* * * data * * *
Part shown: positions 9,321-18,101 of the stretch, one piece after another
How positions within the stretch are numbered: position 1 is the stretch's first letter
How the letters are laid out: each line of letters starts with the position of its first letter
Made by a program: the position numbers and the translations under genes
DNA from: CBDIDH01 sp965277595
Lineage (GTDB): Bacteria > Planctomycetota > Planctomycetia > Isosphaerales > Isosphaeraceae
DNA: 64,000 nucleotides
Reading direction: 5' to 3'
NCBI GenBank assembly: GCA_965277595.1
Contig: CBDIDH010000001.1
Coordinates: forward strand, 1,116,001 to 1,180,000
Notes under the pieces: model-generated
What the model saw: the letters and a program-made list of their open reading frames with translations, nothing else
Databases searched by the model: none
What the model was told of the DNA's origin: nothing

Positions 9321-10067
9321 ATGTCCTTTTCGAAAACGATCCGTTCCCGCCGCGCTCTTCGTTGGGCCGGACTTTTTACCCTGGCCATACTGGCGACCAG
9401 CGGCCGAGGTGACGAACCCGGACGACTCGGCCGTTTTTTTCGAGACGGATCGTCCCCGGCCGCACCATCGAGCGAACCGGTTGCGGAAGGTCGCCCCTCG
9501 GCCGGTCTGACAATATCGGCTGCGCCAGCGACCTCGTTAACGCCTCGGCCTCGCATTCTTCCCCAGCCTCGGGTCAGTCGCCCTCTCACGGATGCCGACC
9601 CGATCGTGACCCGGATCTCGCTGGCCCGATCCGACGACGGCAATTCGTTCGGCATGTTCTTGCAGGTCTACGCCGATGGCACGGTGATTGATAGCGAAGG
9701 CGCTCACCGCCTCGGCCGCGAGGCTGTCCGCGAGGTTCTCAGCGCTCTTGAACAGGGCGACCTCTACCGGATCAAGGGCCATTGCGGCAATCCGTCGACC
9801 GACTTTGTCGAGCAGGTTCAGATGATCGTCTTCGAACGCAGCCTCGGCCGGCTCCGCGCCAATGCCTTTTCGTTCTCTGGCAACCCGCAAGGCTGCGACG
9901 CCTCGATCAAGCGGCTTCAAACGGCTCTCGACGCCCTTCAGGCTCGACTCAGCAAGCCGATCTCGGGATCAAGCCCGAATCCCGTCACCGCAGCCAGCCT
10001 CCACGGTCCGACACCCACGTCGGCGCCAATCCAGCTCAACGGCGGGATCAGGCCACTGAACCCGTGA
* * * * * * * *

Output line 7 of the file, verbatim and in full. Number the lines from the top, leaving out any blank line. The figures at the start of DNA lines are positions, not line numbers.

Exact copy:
DNA: 64,000 nucleotides